Moving to Australia? We’ll show you the way.
If you want to make Australia your home, it helps to gain some perspective and understanding of the Australian way of life as it will open up a whole world of exciting new possibilities and experiences.
Once you adapt to your new surroundings and appreciate why things are the way they are, it’s likely you won’t be disappointed.
Read on as there’s much more to getting by in Australia than knowing how to cope with spiders, understanding traffic rules and being mad about vegemite.
While English is the official language of Australia, more than 300 languages are spoken throughout the country. This includes Mandarin, Italian, Arabic and Greek. You might also hear Aboriginal influences through words like boomerang and kangaroo.
Australians have our own unique slang and phrases. If you want to sound like an Aussie, get familiar with words like g’day (hello), ‘bloke’ (man) and barbie (barbeque). You may also come across some odd phrases and rhyming slang, where one part of a phrase is removed and replaced with a word that rhymes. For instance, “Captain Cook” means to have a look and “Bag of fruit” means a suit.
What exactly is Australian food? We may lay claim to many delicious food creations but our love for Aussie food ‘classics’ suggests that we prefer the simpler things in life. From avacado or vegemite on toast, lamingtons, meat pies to chicken parmigiana and pavlovas, these are the ultimate Aussie favourite eats.
Fortunately, these are not your only choices. Thanks to our multicultural society you can find almost any variety of food that you fancy in Australia. The whole country boasts world-standard restaurants and innovative cafes, offering a variety of cuisines such as Chinese, Thai, Japanese, French, African, Greek, Turkish, Italian and Mexican.
While meat is a core part of the Australian diet, many enjoy a vegetarian or vegan lifestyle so you'll almost always find a vegetarian option on any restaurant or café menu down under. Aussies have also broadened their healthy eating habits so increasingly specific dietary requirements such as Kosher, Halal, Gluten free, and Vegan are being catered for in supermarkets, restaurants and cafes.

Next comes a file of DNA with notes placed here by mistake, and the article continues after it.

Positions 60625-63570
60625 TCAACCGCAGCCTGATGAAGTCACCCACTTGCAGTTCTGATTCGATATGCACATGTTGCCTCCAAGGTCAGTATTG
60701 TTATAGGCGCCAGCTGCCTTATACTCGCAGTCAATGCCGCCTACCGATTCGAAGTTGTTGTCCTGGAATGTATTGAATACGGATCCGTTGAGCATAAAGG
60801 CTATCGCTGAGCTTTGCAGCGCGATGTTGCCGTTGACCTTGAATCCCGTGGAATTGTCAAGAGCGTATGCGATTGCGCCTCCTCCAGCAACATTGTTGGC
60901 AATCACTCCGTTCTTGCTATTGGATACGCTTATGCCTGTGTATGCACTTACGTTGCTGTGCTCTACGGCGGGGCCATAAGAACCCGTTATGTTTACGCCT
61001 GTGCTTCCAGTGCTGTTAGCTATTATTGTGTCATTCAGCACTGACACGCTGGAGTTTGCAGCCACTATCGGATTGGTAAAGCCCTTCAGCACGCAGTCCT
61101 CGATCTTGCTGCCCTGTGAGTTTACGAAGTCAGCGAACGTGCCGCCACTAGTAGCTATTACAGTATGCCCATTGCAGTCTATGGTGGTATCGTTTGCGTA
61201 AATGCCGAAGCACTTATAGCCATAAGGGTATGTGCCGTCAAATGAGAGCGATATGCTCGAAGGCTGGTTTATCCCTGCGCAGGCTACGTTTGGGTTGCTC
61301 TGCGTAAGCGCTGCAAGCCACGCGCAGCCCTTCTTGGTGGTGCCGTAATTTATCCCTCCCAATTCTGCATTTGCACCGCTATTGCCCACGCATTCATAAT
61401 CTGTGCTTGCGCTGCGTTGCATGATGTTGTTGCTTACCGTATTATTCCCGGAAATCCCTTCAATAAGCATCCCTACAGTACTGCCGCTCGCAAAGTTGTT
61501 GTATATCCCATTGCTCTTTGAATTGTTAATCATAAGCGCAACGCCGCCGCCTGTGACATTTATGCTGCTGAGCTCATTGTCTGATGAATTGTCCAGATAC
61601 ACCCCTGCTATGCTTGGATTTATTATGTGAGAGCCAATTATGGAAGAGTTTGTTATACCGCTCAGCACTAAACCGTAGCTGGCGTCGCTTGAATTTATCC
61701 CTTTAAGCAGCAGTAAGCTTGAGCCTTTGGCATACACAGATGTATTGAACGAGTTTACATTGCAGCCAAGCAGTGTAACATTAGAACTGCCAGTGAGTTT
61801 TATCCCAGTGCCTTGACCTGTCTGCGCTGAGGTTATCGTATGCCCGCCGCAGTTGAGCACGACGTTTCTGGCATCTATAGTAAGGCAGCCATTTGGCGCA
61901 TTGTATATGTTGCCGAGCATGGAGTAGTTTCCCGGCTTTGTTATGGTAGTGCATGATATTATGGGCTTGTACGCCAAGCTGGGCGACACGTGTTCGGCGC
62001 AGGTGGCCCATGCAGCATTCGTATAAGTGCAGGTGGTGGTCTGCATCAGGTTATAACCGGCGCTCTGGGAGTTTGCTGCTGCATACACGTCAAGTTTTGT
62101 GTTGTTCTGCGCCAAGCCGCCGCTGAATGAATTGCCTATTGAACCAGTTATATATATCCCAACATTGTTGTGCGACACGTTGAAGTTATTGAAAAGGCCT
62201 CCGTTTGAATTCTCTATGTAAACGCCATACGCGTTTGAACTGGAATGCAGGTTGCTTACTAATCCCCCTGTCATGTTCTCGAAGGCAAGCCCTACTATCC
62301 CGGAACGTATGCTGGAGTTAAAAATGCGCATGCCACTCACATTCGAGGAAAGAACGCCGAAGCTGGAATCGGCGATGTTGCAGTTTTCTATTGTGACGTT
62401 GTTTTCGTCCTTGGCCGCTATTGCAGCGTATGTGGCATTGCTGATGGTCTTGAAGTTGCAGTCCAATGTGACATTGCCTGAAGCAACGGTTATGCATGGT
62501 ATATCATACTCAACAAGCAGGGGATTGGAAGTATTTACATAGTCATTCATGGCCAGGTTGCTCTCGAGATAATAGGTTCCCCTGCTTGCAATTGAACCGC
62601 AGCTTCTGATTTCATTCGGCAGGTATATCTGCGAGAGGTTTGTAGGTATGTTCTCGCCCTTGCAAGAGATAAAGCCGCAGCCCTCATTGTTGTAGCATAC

Australians also have a love of the outdoors. Picnics, family barbeques, parties, a day at the beach and gatherings at the park are all essential to the Australian way of life. Most homes have a BBQ and BBQs are readily available in parks and beaches.
Sport is a huge part of the Australian way of life and a national fixation! Cricket, Australian Rules Football (AFL), Rugby League, Rugby Union, soccer, swimming, basketball and horse racing are among the most popular and enjoy a high level of participation at the grounds or via broadcast.
Nearly every Australian suburb and town boast top-class sporting facilities to provide an opportunity for people of all ages and abilities to be physically active and strengthen social connections. Weekends are usually spent having a backyard ‘barbie’, playing cricket or Aussie Rules Footy with family and friends, where a cold beer is often a must.
Australia has a rich history of hosting major international sports events and world championships. There’s never a shortage of events on the sporting calendar with AFL, Melbourne Cup, Australian Tennis Open, Formula One Grand Prix and the Sydney to Hobart Yacht Race to keep sports fans happy.
Aussies tend to be casual and relaxed and are not very big on formal greetings. When meeting for the first time, generally Australians shake hands, smile and introduce themselves with their first names. They love their laid-back lifestyle and take their time with family and friends very seriously.
Giving and exchanging gifts with family, friends, neighbours and workmates on birthdays and Christmas is common. If you have been invited to someone’s home for a meal, it is polite to bring a bottle of wine or a box of chocolates for the hosts. Please be punctual as it is impolite if you are late by more than 15 minutes. If your delay is unavoidable, contact and inform your host ahead of time.
Australia has a generally temperate climate where most of the country receives more than 3,000 hours of sunshine a year. There are four seasons across most of the country and a wet and dry season in the tropical north. Mild winters and warm to hot summers are what attract most people to Australia especially those hoping to escape scorching heat, high humidity, dreary winters and unhealthy air quality.
Download your preferred weather app and use it to determine what you should wear and bring with you. In some Australian cities, you may experience four seasons in a day so it always helps to be prepared. A beautiful sunny day can quickly transform into a cold wet one so carrying an umbrella, sunglasses, hat and dressing in layers is a tried-and-true way to maximize your comfort in the outdoors.